Rectory Lane Cemetery
Rectory Lane, Berkhamsted
Rectory Lane Cemetery is a detached burial ground for St Peter’s Parish Church. Tucked away behind the Rex Cinema on Berkhamsted High Street, it was opened in 1842 to accommodate burials when the churchyard had filled to capacity. Although this is a Victorian cemetery, some noted local figures are buried here who had connections with Berkhamsted Castle.
The cemetery was founded after a donation of from land to the church from Charlotte Catherine Anne, Countess of Bridgewater and widow of John Egerton, 7th Earl of Bridgewater. The Countess lived at Ashridge and was a generous benefactor, carrying out a number of benevolent activities to improve education of local children and the welfare of the poor. In 1841 she ordered a Soup House should ’be built and fitted up for the use of the charity at the building in the Old Castle’ to support unemployed people during harsh winters, when work on the land was not possible. It appears from recent research that the Countess of Bridgewater’s Soup House was located in the present Visitor Room at the Castle. It is not clear how long the Soup House remained in existence but there are references to the charity until the late 1890s.
The grave of Rev John Wolstenholme Cobb (1829–1883) is found here, a local clergyman and historian. Cobb served as curate to St Peter’s Church and later became its rector in 1871. He became intensely interested in the history of his adopted town and carried out extensive research, giving informative lectures to the Institute on the history of Berkhamsted. These lectures were published in 1855 as The History and Antiquities of Berkhamsted. Cobb’s book has provided us with a depth of understanding of Berkhamsted Castle which has hardly been surpassed since, and it is still widely respected today as a reliable historical source. Cobb remained at St Peter’s until his death in 1883, and he was buried in Rectory Lane Cemetery.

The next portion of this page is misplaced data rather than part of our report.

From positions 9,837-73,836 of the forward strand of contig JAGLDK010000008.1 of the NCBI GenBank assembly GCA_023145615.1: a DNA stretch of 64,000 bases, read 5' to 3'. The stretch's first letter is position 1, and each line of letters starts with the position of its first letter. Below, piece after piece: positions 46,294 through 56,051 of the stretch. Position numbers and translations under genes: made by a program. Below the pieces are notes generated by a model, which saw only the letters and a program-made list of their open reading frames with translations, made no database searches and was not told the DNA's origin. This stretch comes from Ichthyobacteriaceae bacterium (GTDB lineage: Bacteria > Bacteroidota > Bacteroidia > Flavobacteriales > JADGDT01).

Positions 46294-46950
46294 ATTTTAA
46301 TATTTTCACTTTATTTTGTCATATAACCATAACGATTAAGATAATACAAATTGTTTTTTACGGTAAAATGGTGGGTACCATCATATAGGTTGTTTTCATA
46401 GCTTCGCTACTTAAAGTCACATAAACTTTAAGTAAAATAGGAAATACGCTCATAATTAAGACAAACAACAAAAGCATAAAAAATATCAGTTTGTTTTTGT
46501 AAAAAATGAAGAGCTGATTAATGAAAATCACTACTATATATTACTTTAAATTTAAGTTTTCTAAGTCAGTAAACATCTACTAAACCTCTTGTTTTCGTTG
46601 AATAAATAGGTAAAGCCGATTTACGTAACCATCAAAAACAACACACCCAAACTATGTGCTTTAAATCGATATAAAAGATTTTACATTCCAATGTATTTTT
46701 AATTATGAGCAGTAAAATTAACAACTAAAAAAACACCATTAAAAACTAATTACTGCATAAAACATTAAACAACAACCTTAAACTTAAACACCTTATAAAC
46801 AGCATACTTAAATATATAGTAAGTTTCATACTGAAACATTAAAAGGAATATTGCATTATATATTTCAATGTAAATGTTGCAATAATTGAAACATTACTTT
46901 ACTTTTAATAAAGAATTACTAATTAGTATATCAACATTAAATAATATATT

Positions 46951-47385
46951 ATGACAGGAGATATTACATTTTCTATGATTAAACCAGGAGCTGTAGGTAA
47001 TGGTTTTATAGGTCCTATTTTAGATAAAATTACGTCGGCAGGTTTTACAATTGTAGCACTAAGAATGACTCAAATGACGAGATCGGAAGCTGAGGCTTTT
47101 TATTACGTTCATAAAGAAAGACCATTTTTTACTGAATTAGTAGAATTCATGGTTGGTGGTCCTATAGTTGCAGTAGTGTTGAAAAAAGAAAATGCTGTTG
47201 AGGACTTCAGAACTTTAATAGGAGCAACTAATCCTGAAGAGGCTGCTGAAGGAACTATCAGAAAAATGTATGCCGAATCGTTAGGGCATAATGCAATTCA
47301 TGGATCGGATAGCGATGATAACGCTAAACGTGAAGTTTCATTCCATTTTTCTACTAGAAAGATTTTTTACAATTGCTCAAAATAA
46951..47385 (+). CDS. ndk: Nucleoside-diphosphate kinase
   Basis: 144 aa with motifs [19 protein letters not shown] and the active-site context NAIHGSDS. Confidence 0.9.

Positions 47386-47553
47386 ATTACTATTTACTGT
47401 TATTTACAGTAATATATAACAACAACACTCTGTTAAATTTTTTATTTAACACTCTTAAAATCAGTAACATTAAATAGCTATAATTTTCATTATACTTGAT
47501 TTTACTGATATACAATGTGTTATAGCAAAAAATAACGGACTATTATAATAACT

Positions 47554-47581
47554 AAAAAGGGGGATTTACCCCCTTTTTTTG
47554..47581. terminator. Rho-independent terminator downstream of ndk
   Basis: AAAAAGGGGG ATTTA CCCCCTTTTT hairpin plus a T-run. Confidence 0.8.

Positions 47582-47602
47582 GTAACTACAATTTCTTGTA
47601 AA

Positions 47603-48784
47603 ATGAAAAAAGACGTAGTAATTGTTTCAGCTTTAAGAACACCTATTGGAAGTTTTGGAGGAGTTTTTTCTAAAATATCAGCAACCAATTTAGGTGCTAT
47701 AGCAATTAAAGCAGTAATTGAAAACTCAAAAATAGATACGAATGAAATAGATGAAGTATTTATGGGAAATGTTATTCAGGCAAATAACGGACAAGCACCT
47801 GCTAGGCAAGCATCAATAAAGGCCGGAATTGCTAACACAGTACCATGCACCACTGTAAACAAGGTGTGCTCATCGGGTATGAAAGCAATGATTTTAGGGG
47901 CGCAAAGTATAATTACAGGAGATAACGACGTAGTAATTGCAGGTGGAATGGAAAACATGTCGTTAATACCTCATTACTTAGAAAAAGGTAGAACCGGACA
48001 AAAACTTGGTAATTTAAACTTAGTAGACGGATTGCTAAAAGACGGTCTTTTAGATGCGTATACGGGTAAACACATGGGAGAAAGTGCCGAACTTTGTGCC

Also interred here are Richard Mildmay Foot (1865–1933) and his wife, Lucy Anne (1876–1946). In 1924, they purchased the land next to the Castle from the trustees of Lord Brownlow’s estate to protect it from development and to use as pasture for their animals. In an era when the town was expanding rapidly and tracts of land were being sold off by the country estate owners, the Foots’ acquisition was instrumental in safeguarding the Berkhamsted Castle site from development. Richard Mildmay Foot bred Irish Setters, and when he died in 1933, Lucy Anne erected a memorial bench next to his grave in Rectory Lane Cemetery, with the two arms sculpted in the form of a pair of Irish Setters.